# Advent of Code 2017 - Day 7, in Kotlin

Kotlin solutions to parts 1 and 2 of Advent of Code 2017, Day 7: 'Recursive Circus'

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Day 7 is all about parsing strings and walking trees. If you’d rather jump straight to the code, it’s right here .

I’ve challenged myself to post each day’s solution to Github and blog about it. Like last year, I’m going to be solving these problems in Kotlin. I might go back and revise solutions, but I’ll be sure to annotate that fact in these posts.

Problem Input

We are given a set of input for this problem. I’ve parsed this into an List<String> that we will parse into a useful structure.

#### ⭐ Day 7, Part 1

The puzzle text can be found here.

I can’t really think of a good reason not to model our data as a tree. Even the example shows it as a tree. The only trick is going to be parsing this into the structure we see above. First, let’s define what we think a node in our tree looks like:

data class Node(val name: String,
private val weight: Int,
val children: MutableList<Node> = mutableListOf(),
var parent: Node? = null)

Each node has a name, weight, a list of children, and possibly a parent. I’m defining that parent as a var because due to the nature of the input, I might not have the name of a parent when I create one of its children. And rather than doing a bunch of .copy() calls on our data class, I’d rather just make it a var. If this Node were going to be used in an external library, I’d probably make it a val and figure out a better way to parse it.

Why do we track the weight and child nodes at all? Good question! I know a little something about part two that you don’t know yet. Both of them are required to solve that part, so let’s just store them now.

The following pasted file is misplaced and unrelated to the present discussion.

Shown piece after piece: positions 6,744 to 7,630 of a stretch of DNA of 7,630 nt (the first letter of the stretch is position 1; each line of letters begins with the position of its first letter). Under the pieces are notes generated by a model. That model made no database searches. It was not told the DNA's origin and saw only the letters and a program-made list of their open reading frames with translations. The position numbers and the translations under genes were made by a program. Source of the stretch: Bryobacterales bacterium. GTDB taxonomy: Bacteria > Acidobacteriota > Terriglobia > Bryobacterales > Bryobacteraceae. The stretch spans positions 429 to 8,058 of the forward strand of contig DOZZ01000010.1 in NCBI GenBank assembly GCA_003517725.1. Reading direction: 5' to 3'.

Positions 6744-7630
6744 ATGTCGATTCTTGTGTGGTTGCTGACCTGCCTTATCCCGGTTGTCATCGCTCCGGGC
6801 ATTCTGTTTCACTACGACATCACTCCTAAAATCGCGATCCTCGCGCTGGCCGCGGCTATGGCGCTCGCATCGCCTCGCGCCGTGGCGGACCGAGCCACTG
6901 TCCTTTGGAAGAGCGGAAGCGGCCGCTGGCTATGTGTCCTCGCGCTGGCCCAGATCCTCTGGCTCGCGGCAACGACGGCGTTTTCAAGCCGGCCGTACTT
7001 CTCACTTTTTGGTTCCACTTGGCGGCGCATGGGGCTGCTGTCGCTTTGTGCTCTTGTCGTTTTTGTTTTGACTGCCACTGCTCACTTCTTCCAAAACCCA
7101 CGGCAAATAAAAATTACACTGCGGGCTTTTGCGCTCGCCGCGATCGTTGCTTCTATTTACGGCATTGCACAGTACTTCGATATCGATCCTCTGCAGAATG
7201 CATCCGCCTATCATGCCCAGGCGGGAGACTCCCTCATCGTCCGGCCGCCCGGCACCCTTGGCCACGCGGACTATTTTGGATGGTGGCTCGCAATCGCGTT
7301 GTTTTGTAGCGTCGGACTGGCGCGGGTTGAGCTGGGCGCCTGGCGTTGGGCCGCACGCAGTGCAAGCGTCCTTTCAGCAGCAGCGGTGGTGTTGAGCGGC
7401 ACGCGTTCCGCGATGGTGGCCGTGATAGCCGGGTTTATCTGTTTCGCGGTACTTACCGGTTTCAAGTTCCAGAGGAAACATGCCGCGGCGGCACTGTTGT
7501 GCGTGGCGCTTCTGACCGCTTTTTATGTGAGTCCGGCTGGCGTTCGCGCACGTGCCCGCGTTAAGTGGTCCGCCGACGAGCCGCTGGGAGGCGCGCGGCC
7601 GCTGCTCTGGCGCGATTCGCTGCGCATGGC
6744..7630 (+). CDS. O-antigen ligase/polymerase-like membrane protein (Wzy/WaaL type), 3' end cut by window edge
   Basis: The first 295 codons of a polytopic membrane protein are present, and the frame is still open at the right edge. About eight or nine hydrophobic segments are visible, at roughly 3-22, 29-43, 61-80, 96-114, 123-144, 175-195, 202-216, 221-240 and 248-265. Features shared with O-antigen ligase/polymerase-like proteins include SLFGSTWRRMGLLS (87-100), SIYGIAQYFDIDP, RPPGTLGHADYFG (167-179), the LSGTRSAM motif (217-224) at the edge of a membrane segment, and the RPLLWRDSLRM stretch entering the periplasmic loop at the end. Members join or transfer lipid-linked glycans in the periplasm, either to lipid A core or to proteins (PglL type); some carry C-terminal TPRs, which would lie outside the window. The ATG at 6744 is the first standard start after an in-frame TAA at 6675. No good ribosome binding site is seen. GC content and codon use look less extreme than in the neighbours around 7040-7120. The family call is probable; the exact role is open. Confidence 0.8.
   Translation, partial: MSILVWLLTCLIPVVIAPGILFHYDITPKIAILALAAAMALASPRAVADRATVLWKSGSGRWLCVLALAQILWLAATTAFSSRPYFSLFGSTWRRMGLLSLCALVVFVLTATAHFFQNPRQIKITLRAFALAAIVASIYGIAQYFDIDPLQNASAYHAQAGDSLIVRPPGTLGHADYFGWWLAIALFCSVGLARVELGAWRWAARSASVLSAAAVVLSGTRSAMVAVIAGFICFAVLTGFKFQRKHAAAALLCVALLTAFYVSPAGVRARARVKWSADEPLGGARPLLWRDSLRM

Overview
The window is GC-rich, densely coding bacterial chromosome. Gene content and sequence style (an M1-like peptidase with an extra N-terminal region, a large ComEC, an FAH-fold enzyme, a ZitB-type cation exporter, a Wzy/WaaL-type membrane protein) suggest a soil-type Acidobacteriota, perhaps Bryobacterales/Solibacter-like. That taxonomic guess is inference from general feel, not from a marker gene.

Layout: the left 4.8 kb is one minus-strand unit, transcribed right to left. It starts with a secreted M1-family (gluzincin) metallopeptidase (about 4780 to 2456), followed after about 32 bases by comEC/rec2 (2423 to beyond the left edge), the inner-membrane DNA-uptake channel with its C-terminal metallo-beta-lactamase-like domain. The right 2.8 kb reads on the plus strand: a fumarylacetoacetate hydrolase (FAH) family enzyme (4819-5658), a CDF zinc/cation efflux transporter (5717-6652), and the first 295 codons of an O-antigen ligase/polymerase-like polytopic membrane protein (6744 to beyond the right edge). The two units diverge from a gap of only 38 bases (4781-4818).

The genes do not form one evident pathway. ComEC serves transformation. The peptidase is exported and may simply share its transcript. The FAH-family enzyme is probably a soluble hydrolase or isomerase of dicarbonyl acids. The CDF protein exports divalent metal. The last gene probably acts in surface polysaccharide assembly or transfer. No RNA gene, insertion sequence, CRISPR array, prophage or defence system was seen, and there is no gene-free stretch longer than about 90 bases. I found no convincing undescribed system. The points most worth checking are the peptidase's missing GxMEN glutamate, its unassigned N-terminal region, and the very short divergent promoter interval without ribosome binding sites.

On to parsing the input. The way I’m going to do this is to read the first part of the mapping where we get the name and the weight, and store the names of any children mapped to the parent. Once we’ve created a Node for each parent, we can go through and link all of the child Node objects back up. If we wanted to just represent children as Strings, and go look them up by name when traversing our tree, we could do that. But I feel having a fully-formed data structure is cleaner ultimately.

private val headOfTree: Node = parseInput(input)

private fun parseInput(input: List<String>): Node {
val nodesByName = mutableMapOf<String, Node>()
val parentChildPairs = mutableSetOf<Pair<Node, String>>()
val rowRegex = """\w+""".toRegex()

input.forEach {
val groups = rowRegex.findAll(it).toList().map { it.value }
val node = Node(groups[0], groups[1].toInt())
nodesByName.put(node.name, node)

groups.drop(2).forEach {
}
}

parentChildPairs.forEach { (parent, childName) ->
with(nodesByName.getValue(childName)) {
this.parent = parent
}
}

// Find the one node we have without a parent. Or freak out.
return nodesByName.values.firstOrNull { it.parent == null }
}

That might look like a lot, so let me go over it section by section.

1. Declare a Map to store each one of our Node objects, by name. This saves lookup time later.